It’s not surprising then that two thirds of business leaders admit to checking their work emails even while on holiday.
In addition, three quarters have had a work-related phone call while they’re meant to be taking a break from it all, according to a new survey from the Institute of Leadership & Management.
Yet while so many business leaders show such dedication to their work, they do not expect the same of their employees – 96% of bosses don’t expect their staff to check emails on holiday. In fact, 64% encourage their employees to switch off when they take leave.
Kate Cooper, head of research, policy and standards at The Institute of Leadership & Management, said: “Thanks to modern technology we’re all more connected to our places of work than ever before. This means work-life boundaries are becoming increasingly blurred and we’ve become an ‘always present’ generation of workers.
“Checking into work while on leave has become increasingly common. Some people may find the stress of being disconnected from work while they’re on holiday is actually more stressful than keeping an eye on what’s going on – if only to rest easy that everything’s okay back at base. But we still know people need holidays, so they can return refreshed and invigorated.”
However, Cooper also highlighted that bosses need to consider what sort of message being “always present” send to the people they manage – will they also think they need to be “on” all the time?
“Good management is about identifying what environments and working practices will help you get the best out of each individual,” she said.
“If your team want to stay in touch with work while they’re supposed to be on holiday because it works best for them, then maybe that should be considered another element of the flexible working you offer?”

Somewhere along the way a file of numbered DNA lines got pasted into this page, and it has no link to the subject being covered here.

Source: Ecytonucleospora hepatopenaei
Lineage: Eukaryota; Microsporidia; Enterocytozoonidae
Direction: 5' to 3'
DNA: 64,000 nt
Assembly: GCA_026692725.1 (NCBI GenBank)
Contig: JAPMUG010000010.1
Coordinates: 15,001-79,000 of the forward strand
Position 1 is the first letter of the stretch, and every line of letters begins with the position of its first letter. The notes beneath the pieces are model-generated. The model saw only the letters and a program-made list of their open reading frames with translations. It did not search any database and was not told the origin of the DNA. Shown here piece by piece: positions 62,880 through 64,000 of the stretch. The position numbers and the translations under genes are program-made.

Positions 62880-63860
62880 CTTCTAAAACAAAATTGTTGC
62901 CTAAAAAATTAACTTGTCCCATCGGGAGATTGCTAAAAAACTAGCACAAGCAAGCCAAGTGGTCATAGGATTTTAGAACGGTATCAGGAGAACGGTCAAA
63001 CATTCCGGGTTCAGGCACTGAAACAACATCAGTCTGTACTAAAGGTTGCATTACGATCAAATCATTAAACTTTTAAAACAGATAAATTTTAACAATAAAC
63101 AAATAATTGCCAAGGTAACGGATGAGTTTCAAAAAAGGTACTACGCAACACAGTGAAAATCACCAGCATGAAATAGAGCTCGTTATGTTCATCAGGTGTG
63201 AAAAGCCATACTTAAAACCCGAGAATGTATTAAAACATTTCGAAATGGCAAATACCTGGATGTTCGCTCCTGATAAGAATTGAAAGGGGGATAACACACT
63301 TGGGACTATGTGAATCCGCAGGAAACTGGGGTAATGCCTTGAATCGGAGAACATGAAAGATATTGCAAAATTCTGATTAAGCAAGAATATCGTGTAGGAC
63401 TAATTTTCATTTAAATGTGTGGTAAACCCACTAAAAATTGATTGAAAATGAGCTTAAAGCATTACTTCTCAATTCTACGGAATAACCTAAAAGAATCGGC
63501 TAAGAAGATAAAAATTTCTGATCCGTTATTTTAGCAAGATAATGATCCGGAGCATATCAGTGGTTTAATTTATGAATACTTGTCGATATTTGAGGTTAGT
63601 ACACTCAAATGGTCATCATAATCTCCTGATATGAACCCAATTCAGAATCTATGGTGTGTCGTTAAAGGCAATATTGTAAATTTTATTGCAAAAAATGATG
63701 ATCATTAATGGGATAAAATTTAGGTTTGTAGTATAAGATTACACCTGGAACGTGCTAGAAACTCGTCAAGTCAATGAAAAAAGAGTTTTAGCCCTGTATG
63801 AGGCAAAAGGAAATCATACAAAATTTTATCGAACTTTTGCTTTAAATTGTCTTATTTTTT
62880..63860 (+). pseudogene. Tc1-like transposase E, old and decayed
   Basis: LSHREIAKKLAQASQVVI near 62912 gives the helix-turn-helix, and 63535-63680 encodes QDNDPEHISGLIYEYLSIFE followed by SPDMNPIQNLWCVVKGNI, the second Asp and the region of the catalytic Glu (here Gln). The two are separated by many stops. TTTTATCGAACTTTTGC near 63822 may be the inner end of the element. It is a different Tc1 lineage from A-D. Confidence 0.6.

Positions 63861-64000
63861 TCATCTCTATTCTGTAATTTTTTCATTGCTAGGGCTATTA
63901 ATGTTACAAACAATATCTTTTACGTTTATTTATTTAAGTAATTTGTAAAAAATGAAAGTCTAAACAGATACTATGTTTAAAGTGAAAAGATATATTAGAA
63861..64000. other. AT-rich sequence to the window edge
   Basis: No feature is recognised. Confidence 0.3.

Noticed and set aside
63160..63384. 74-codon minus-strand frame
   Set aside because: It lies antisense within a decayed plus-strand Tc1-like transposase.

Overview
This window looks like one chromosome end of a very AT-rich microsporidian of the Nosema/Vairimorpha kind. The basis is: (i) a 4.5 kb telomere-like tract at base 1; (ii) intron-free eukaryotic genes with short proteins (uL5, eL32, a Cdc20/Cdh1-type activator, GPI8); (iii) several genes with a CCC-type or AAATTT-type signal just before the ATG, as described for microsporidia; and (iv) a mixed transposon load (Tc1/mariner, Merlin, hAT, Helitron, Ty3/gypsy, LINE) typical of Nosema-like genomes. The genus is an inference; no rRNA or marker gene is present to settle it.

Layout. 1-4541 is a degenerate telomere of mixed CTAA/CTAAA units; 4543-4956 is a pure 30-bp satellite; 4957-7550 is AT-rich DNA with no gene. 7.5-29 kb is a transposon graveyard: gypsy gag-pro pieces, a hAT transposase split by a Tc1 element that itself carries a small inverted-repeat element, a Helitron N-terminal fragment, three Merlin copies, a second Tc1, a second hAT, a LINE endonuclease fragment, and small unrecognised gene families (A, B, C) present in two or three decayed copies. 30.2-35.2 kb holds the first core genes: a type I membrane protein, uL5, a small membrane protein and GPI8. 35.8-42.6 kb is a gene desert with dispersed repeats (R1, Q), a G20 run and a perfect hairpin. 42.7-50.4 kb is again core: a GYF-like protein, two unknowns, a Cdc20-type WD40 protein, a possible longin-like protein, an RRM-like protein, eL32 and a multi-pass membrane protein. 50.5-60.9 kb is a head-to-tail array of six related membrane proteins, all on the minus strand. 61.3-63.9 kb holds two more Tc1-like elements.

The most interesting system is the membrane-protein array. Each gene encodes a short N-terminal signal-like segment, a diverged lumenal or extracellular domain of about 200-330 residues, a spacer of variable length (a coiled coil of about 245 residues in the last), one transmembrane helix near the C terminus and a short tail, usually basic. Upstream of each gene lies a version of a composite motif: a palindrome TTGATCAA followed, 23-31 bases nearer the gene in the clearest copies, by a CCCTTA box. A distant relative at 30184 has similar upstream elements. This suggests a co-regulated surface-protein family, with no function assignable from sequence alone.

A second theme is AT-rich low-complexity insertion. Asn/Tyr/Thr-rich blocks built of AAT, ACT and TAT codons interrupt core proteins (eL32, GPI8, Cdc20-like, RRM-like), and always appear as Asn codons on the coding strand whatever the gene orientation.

It may not sound like a pressing issue, but the expectations you put on staff can have an effect on their health and wellbeing.
A recent study from Virginia Tech, “Killing me softly: electronic communications monitoring and employee and significant-other well-being”, found that such expectations of email monitoring during non-work hours can be detrimental to staff. It can result in anxiety, and ultimately effect employee health.
What’s more, the study found that it’s not just actual time working out of hours that contributes to stress – even the employer expectation alone that their staff will be available outside of work hours can be harmful.
This re-iterates Cooper’s point: if the boss is always online, and their employees can see that, will they feel the expectation also lies with them to put in the extra hours?
Darren Hockley, co-founder and MD of eLearning specialist DeltaNet International, has different levels of expectations for himself and for his staff.
“As a business owner, I’m invested in the company. The unusual hours I spend working are an investment in the success of DeltaNet, which is also my success. In return, I can afford to be quite agile with my work. If I can be flexible, then I can still make time for the important things like family time,” he explained.
“I think it would be unreasonable to expect the same from my staff. Of course, I want employees to be passionate about their work and feel engaged, but they don’t have the same level of investment in the business as I do. As such, they are under no obligation to sacrifice their free time to it.”
It’s worth thinking about how you can send the right message – perhaps if you really can’t tear yourself away, it would be worth scheduling messages, so that employees only receive them during working hours.
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